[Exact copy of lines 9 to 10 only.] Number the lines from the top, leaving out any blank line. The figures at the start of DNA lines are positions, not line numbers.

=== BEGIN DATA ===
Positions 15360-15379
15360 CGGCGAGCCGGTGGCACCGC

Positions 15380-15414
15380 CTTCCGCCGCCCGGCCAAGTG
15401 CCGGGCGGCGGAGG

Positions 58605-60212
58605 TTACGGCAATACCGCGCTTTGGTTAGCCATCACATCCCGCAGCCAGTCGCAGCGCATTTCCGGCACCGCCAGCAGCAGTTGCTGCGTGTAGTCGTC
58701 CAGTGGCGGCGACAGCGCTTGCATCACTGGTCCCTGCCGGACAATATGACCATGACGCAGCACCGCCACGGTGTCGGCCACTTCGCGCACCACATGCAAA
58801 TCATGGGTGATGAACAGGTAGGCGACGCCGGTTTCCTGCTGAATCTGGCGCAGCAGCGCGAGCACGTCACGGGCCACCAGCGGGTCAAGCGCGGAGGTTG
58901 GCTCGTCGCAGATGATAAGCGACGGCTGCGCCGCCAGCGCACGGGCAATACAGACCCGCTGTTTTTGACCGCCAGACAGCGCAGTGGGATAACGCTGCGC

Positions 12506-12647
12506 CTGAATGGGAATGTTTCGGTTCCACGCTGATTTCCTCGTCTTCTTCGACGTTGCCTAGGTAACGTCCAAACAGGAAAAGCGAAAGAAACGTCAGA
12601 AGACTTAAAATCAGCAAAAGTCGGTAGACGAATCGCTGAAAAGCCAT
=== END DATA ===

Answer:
58801 TCATGGGTGATGAACAGGTAGGCGACGCCGGTTTCCTGCTGAATCTGGCGCAGCAGCGCGAGCACGTCACGGGCCACCAGCGGGTCAAGCGCGGAGGTTG
58901 GCTCGTCGCAGATGATAAGCGACGGCTGCGCCGCCAGCGCACGGGCAATACAGACCCGCTGTTTTTGACCGCCAGACAGCGCAGTGGGATAACGCTGCGC